That is related to whether the mainstream consensus can hold or would break.
The Mainstream Consensus
The mainstream consensus is the reality within which society as a whole is pre-supposed to operate. It provides the world-view and the context for within what spectrum it is socially acceptable to form opinions around. Things outside of the existing narrative are at best accepted within insulated islands of like-minded, or isolated at the fringes of society. This consensus can be achieved though both repression, but also through culture, architecture, popular media, sermons and general etiquette.
Summarizing this, we can state that the mainstream consensus is informed by memes and behavioural patterns and expectations on the micro-level, by stable and predictable institutions at the middle level and by a common myth and a grand narrative embedding this myth on the grand level.
What is our current grand narrative in the Western Civilization, which – for better or worse – is the basis of the current global civilization? One obvious thing is that the Western Civilization is subdivided into partially different cultural spheres with different values and divergent family structures, economic values and values on individualism contra collectivism.
The centre of the Western Civilization does however lie in the Anglo-American sphere, and especially in the United States. While it could be said that France was the cultural centre of the Western world during the 17th and 18th centuries, the cultural stimulus of the West since the beginning of the 20th century has largely come from the US.
Through Television, music and cinema theatres, three to four generations of the western population have been exposed to the cultural impulses of Sit-coms, Hollywood films and Hit Music, and have attained a large part of the values and conventions expressed in these products.
In the more conventional sense, mass media, institutions of power and parts of academia have expressed a more formalized view on what the current zeitgeist of our age is and should be. This view is centred around two things, namely that the current system of Globalising Liberalism, with its attached values of economic growth, consumerism, multinational corporations and constitutional parliamentary democracies with (increasingly) limited power over economic policies is the ultimate form of civilization, and that all development from now on should focus on secure the Earth for this kind of system for the foreseeable future, and that our history is the history of the establishment, adversities and eventual triumph for this kind of system.
The elites within major think tanks, strategic analysis groups and clubs associated with this formula are building their normative approach on that the continuation and deepening of globalization should be the end goal of our society, through economic treatises and increased military and political coordination, possibly leading to the beginning of the formation of a global federal structure within 100 to 200 years, with the United States as its core model.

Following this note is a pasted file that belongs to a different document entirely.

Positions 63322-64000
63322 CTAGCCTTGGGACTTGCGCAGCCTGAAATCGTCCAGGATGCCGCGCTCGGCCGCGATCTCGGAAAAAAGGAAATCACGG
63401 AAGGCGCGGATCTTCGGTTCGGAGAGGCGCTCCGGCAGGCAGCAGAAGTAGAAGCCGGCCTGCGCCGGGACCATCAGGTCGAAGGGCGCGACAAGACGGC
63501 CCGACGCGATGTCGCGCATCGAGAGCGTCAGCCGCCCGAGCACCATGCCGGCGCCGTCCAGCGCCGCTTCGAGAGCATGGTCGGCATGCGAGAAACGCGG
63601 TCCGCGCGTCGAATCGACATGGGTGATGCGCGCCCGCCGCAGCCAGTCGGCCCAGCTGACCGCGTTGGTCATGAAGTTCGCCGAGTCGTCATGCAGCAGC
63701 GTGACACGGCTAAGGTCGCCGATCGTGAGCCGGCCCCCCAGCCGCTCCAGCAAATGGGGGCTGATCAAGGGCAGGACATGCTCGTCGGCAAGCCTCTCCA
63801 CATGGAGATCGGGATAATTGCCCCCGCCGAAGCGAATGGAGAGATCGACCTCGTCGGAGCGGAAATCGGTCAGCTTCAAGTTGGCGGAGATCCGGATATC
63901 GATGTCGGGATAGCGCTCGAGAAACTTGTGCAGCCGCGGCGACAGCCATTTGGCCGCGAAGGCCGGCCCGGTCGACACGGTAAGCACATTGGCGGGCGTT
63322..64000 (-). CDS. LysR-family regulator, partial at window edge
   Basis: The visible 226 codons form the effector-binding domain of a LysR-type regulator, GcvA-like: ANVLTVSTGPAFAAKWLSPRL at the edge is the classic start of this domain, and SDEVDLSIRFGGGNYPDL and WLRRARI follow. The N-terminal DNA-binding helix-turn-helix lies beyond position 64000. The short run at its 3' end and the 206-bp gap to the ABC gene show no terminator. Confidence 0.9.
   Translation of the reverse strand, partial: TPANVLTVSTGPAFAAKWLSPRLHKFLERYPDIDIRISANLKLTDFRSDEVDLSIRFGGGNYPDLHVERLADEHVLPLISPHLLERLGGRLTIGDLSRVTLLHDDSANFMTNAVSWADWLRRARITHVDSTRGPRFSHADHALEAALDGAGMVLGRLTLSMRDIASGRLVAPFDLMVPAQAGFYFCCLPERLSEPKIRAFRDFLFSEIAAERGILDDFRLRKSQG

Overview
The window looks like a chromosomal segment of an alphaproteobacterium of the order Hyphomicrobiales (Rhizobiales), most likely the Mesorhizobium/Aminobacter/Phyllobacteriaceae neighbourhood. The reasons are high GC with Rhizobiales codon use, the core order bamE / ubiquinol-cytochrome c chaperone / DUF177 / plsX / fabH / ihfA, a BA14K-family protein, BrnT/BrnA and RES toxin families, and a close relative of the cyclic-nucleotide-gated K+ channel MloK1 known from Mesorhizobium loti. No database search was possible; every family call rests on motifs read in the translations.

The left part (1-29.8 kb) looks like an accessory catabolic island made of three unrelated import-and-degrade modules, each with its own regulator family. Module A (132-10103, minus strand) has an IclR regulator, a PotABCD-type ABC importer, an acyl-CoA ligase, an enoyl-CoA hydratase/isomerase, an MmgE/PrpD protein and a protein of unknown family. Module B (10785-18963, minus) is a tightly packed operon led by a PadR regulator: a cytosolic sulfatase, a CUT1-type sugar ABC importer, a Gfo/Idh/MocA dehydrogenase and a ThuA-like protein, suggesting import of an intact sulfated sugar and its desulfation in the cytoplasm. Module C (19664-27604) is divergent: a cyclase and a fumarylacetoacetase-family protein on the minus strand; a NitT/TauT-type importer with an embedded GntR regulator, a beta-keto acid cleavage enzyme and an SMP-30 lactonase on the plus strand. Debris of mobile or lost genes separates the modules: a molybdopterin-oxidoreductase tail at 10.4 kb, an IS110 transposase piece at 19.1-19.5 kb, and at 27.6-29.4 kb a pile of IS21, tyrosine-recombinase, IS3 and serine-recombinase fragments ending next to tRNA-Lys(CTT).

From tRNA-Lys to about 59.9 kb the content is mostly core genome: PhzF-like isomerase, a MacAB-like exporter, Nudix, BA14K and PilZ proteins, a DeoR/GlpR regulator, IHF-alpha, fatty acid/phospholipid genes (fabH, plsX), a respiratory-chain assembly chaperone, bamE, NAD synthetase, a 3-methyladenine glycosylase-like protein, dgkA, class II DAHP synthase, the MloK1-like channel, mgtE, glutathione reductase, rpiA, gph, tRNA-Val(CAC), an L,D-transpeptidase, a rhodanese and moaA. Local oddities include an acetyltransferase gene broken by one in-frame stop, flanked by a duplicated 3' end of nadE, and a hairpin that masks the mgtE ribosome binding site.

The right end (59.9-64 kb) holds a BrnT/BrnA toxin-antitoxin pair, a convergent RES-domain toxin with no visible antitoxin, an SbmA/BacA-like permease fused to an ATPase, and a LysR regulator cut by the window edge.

While there are groups with other agendas, most notably intellectuals associated with the BRICS (who strive for a multipolar world reminiscent of the world prior to 1914) or the Islamic political movements, it stands clear that the dominant force right now are holding their hopes around an agenda aiming for a globalized market economy dominated by harmonized financial and monetary institutions, where multi-national corporations can continue to unite the world, and bring larger and larger groups of people into prosperity, until everyone who are willing and able to work can be elevated to a global middle class of continuously rising income.
The only problem with this vision is that it is impossible to achieve within the constraints of nature, at least in the core form that the proponents are envisioning.
When reality fails to meet expectations
For myths and grand narratives to function, they need to correspond to at least parts of the values transmitted through earlier experiences, and to the reality that people can experience around themselves. When the myth tells people that everything is possible and that they can become the main character in the great narrative about their own life, and they cannot see any way to achieve that, as class mobility stagnates or collapses, they become demoralized and will gradually become increasingly alienated from their own grand narrative.
One example of a failed grand narrative that contributed to the collapse of a civilization was the narrative and myth of Soviet Socialism, which stressed that the population lived in a glorious socialist paradise, the most developed society the planet had seen. This was so obviously disconnected from reality that more than a majority of the population disregarded the propaganda machine, and subsequently the population was thoroughly demoralized and both unwilling and unable to defend what the elites tried to sell as the mainstream culture.